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The ATSB's final investigation report into the Piper Aztec accident which killed a family of five near Mareeba, Queensland on 1 October 2003, has found that the pilot was probably incapacitated as a result of a cardiac event.

The pilot, his wife and three children were conducting a private flight from Mareeba, to Roma, Queensland, in the Piper Aztec aircraft, registered VH-WAC. Witnesses reported that shortly after the aircraft took off from runway 28, it started to bank to the left. The left bank gradually steepened, after which the aircraft rapidly descended to the ground. Witnesses close to the aerodrome described engine noises consistent with normal operation. The aircraft was destroyed by impact forces and post-impact fire.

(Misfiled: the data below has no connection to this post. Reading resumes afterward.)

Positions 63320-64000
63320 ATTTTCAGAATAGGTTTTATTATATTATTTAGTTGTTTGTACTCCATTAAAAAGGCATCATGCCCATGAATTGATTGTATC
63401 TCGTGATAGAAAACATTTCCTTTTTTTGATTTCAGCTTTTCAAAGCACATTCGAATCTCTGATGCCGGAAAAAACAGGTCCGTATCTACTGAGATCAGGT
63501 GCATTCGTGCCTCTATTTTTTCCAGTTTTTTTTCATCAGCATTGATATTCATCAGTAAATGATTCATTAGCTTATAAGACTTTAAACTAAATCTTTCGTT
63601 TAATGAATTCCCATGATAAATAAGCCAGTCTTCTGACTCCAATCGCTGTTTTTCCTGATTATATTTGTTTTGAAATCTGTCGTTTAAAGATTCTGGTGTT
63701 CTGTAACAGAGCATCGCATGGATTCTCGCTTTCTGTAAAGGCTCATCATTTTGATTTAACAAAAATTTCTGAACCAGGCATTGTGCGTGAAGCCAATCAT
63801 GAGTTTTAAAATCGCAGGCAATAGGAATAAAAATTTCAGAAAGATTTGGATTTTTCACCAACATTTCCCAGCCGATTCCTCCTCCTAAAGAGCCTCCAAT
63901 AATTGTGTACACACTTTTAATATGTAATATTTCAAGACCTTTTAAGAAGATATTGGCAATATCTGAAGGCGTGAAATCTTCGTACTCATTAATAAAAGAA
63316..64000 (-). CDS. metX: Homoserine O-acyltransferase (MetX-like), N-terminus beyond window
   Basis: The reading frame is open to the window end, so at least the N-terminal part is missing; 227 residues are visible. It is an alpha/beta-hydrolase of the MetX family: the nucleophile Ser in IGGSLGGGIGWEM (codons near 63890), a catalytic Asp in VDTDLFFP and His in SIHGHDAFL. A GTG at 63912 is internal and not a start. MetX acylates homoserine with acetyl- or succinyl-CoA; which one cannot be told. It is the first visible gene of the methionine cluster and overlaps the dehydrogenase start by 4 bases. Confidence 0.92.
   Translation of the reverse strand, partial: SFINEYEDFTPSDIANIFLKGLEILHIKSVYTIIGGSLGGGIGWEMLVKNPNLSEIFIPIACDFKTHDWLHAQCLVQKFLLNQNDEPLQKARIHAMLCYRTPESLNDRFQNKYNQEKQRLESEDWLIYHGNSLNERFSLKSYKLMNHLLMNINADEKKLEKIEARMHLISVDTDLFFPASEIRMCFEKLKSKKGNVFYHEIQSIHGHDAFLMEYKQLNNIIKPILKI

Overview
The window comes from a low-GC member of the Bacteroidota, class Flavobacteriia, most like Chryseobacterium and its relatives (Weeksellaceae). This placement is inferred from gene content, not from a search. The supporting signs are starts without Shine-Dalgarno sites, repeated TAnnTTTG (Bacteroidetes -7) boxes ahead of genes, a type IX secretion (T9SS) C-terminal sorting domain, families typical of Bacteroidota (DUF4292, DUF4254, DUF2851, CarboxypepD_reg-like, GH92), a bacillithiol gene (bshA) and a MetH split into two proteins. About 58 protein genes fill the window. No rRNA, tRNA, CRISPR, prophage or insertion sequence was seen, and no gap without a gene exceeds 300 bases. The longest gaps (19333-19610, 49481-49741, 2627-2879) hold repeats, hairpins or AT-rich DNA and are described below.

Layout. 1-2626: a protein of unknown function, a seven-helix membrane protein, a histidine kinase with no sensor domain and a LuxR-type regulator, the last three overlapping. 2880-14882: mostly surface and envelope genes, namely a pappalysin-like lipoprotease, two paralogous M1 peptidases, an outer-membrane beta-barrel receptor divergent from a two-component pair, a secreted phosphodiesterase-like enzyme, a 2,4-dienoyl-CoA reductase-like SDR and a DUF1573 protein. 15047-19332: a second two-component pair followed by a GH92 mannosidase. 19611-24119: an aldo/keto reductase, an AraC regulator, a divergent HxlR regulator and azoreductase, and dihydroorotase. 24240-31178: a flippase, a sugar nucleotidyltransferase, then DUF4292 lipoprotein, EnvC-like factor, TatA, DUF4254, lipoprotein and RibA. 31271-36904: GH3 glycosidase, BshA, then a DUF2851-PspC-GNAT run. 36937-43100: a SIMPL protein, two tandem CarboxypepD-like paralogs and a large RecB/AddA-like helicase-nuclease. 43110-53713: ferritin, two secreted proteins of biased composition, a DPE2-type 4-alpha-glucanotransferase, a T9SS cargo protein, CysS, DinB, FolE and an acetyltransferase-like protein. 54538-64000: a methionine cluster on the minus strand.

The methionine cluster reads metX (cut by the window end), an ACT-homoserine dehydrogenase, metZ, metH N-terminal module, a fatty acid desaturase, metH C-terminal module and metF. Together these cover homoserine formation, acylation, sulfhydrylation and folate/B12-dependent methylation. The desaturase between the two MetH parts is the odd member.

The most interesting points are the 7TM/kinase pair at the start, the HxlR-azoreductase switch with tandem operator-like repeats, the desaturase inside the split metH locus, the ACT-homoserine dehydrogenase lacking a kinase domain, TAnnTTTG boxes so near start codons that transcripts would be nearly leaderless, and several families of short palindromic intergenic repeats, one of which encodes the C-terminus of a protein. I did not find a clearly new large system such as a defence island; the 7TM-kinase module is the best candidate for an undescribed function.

At the time of impact, the aircraft was inverted and in a nose-low, nearly vertical attitude. An intense post-impact fire resulted in significant melting and destruction of much of the aircraft structure and components. The examination of the wreckage by ATSB investigators did not identify any pre-existing defect that could have contributed to the accident.

Post mortem examination of the pilot identified significant narrowing of the coronary arteries (coronary atherosclerosis).

Control of the aircraft was lost at a height from which recovery was not possible. The reason for the loss of control could not be conclusively established, however the circumstances of the accident and the available evidence was consistent with pilot incapacitation associated with coronary artery disease. Other possibilities, either individually or in conjunction with pilot incapacitation could not be excluded.

The pilot held a valid medical certificate at the time of the accident. As a result of the accident, the ATSB has issued a safety recommendation to the Civil Aviation Safety Authority that medical certification standards be reviewed.

The full investigation report (200304091) is available from the Bureau's website, or from the Bureau on request.

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Last update 01 April 2011